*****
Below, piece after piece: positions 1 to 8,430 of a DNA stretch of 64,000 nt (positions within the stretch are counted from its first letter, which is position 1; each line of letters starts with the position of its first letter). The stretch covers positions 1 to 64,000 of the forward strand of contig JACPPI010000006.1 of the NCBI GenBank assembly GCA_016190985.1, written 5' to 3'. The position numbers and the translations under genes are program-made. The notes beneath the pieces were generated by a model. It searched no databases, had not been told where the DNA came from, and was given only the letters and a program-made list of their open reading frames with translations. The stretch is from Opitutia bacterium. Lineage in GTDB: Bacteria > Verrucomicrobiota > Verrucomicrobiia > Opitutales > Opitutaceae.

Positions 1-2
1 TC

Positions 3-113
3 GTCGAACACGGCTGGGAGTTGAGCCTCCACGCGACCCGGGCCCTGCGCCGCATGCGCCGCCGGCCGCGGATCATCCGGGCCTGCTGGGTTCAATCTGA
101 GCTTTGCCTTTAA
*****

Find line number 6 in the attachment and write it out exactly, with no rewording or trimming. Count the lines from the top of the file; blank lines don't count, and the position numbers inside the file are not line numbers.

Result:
101 GCTTTGCCTTTAA